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Professional scepticism requires ‘right’ culture

[Published By Accountancy Age]

May 4, 2023

A priority for accounting firms should be to create the “right” culture so auditors can consistently complete high quality audits even when they are under intense pressure, according to Steve Maslin, independent non-executive at mid-market firm Crowe.

Maslin says that, in response to lingering concerns around professional scepticism in audit, he has consulted a clinical psychologist to explore strategies for cultivating audit teams’ awareness of their cognitive processes when faced with pressure from management.

While training and remuneration are important issues for professional scepticism, Maslin believes it is essential that firms create the correct culture for auditors to work consistently in pressurised situations.

“I think this is a really important topic for auditors to explore,” he states.

Charles Hill, director at Cottons Group, echoes this view and notes that all staff, especially junior employees, must work in a positive environment where they feel comfortable communicating any doubts they may have to their superiors.

Additionally, Hill says that the main issue regarding professional scepticism is human behaviour, particularly when working towards tight deadlines and budgets.

Managing the delicate balance between independence and understanding the intricacies of a business while establishing a constructive rapport with management and governance personnel is crucial for auditors to ensure audit quality, he adds.

Hill also believes he is not alone when he says good scepticism is linked to experience in the role.

“Having the nose to tell when something doesn’t feel right not only requires good technical knowledge, but also sound knowledge of the client and industry under scrutiny.”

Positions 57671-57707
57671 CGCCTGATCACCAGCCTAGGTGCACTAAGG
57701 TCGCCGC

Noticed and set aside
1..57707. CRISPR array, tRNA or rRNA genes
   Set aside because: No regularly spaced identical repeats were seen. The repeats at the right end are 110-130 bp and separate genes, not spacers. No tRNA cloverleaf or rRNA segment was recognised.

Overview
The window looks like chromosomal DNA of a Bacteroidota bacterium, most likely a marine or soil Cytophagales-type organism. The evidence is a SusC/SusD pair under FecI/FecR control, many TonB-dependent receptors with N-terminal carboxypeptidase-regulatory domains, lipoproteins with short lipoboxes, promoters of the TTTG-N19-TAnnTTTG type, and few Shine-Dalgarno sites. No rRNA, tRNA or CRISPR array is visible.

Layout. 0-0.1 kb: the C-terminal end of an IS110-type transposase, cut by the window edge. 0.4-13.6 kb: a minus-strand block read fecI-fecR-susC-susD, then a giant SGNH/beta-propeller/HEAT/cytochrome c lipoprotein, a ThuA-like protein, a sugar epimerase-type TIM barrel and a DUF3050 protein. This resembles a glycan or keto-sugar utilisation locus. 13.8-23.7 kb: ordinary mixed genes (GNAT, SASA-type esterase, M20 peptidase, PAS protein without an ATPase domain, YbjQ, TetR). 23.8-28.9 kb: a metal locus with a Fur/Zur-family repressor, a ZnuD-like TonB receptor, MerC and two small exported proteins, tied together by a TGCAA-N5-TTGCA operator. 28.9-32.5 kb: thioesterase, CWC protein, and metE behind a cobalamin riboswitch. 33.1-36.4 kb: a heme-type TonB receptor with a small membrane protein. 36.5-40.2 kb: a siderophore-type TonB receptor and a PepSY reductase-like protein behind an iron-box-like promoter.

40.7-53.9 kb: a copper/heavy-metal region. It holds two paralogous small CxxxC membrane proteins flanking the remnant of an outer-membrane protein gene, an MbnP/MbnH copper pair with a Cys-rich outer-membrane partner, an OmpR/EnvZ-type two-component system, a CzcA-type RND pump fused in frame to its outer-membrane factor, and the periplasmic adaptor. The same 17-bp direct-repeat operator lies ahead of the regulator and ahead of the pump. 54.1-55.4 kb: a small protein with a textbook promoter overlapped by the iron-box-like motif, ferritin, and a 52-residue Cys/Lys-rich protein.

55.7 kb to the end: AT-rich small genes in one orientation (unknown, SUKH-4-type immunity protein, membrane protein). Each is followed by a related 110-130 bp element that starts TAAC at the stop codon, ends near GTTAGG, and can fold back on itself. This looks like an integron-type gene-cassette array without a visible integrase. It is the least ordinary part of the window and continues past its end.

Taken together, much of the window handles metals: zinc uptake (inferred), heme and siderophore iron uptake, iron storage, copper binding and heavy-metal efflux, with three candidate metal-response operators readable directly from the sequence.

Professional scepticism training
It is integral that firms employ junior staff to complete many audit fieldworks tests so they can understand what can go wrong in the audit process, Hill adds.

At assignment level, employees must be made aware of key risk areas in audit and should be encouraged to challenge these areas, he says.

“We tend to focus on training our staff on what’s not there from information or explanations, and not taking evidence at face value. Ultimately though, scepticism is a skill that can only be taught to an extent; some people either get it or don’t.”

Furthermore, Hill feels firms are now acknowledging that alterations are needed areas such as methodologies, working practices, training, recruitment, and retention if they are to meet the levels of expectations now being set.

But Maslin states that technical training is the “relatively easy” part, and the audit community should take responsibility for the parts they control. However, he adds that improvement is still required by the industry.

“I worry about the attractiveness of the profession at more senior levels and whether audit teams are adequately resourced.”

Structural changes required?
The accountancy industry has been hit with a series of fines recently over audit failings. Most recently, KPMG was sanctioned by the FRC for its audit of The Works.

“The need for more scepticism has been in continuous debate for years,” Hill says. “I do feel that with current increases in regulator pressure, this has improved over recent years, but given topical high-profile cases of audit quality issues it would seem that there is further space to keep the discussion developing.”

The entities that require audits are becoming more complex for firms to audit, meaning statutory audits must continually be appropriately monitored, he adds.

“This isn’t necessarily just a professional industry issue, as to enhance scepticism will require action on the part of audit committees, management, standard setters and others, too.”

During his 40-year career, Maslin says he has campaigned for the investor community to work in closer proximity to the audit process. He feels the latest government consultations on this have been “too timid”.

There are various models that could improve institutional investor awareness of and input to key audit matters, which could include fee decisions, he says.

As an example to ensure audit quality, Maslin says auditors can either establish a joint venture company with investors who provide feedback on their needs and receive updates on systemic issues from the audit profession.

Alternatively, he says the audit committee chair could have a professional qualification that emphasises their responsibility to ask the same difficult questions that users would.

While this may help, instilling the right culture is still a priority for Maslin.

“I think the level of auditor scepticism and challenge is far greater now than 10 years ago, but we would be foolish to rest on our laurels, there is still much to do,” he notes.


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